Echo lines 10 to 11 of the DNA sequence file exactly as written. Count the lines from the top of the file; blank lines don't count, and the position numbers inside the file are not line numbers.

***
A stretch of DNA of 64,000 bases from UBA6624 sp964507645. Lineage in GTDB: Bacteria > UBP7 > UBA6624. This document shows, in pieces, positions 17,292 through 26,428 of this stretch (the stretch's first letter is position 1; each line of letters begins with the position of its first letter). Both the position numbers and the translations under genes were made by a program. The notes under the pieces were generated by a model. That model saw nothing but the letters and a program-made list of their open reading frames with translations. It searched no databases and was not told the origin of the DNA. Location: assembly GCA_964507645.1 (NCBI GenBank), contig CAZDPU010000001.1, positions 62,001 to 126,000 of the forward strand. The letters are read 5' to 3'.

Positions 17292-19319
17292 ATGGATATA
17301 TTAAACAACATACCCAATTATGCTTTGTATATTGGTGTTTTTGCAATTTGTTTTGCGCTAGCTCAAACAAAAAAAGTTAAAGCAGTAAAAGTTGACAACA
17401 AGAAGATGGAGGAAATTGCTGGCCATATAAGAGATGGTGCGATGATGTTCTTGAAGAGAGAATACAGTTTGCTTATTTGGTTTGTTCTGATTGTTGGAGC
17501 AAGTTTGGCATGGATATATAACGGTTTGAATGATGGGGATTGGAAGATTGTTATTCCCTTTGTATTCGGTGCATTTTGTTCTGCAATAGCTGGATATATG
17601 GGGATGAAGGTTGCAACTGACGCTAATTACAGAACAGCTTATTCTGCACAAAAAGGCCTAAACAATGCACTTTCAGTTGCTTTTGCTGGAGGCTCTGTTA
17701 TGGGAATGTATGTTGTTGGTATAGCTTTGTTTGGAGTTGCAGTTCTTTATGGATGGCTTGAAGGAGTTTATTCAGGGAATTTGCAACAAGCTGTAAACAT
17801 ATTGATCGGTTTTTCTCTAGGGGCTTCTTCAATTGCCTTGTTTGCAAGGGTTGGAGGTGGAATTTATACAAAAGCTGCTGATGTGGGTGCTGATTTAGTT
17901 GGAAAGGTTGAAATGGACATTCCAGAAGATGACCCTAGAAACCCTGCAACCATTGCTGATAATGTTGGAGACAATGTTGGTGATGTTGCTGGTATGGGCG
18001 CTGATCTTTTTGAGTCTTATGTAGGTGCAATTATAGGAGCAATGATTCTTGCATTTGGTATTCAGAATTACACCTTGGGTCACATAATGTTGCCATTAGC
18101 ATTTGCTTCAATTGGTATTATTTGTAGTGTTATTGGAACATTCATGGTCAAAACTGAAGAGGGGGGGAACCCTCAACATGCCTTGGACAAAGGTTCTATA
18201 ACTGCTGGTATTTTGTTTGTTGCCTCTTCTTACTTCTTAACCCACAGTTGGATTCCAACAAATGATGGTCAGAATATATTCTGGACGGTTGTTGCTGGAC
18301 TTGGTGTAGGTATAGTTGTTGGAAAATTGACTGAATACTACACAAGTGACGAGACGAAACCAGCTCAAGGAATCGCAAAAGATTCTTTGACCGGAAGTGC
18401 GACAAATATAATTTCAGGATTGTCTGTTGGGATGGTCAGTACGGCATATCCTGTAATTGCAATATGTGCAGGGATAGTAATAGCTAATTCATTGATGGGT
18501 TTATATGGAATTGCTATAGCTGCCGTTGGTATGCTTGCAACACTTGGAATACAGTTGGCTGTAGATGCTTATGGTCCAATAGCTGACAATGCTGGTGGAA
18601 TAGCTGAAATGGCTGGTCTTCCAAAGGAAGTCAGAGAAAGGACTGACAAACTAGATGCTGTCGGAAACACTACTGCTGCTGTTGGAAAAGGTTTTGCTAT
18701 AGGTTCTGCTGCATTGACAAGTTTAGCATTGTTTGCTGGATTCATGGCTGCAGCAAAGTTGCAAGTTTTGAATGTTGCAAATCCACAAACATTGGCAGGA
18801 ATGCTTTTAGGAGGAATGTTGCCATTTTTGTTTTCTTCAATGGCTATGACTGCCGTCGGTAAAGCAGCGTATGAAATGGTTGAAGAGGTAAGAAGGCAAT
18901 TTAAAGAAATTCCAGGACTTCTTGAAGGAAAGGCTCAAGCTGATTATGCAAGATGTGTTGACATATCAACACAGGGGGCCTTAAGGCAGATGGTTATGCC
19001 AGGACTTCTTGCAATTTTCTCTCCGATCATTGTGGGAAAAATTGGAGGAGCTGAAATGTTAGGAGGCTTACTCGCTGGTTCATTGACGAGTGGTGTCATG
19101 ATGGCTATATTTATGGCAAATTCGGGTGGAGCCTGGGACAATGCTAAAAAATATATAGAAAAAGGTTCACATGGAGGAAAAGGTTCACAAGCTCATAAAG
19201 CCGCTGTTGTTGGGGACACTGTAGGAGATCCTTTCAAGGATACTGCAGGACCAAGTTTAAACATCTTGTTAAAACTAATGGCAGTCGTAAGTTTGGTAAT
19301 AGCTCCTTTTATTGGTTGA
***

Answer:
17901 GGAAAGGTTGAAATGGACATTCCAGAAGATGACCCTAGAAACCCTGCAACCATTGCTGATAATGTTGGAGACAATGTTGGTGATGTTGCTGGTATGGGCG
18001 CTGATCTTTTTGAGTCTTATGTAGGTGCAATTATAGGAGCAATGATTCTTGCATTTGGTATTCAGAATTACACCTTGGGTCACATAATGTTGCCATTAGC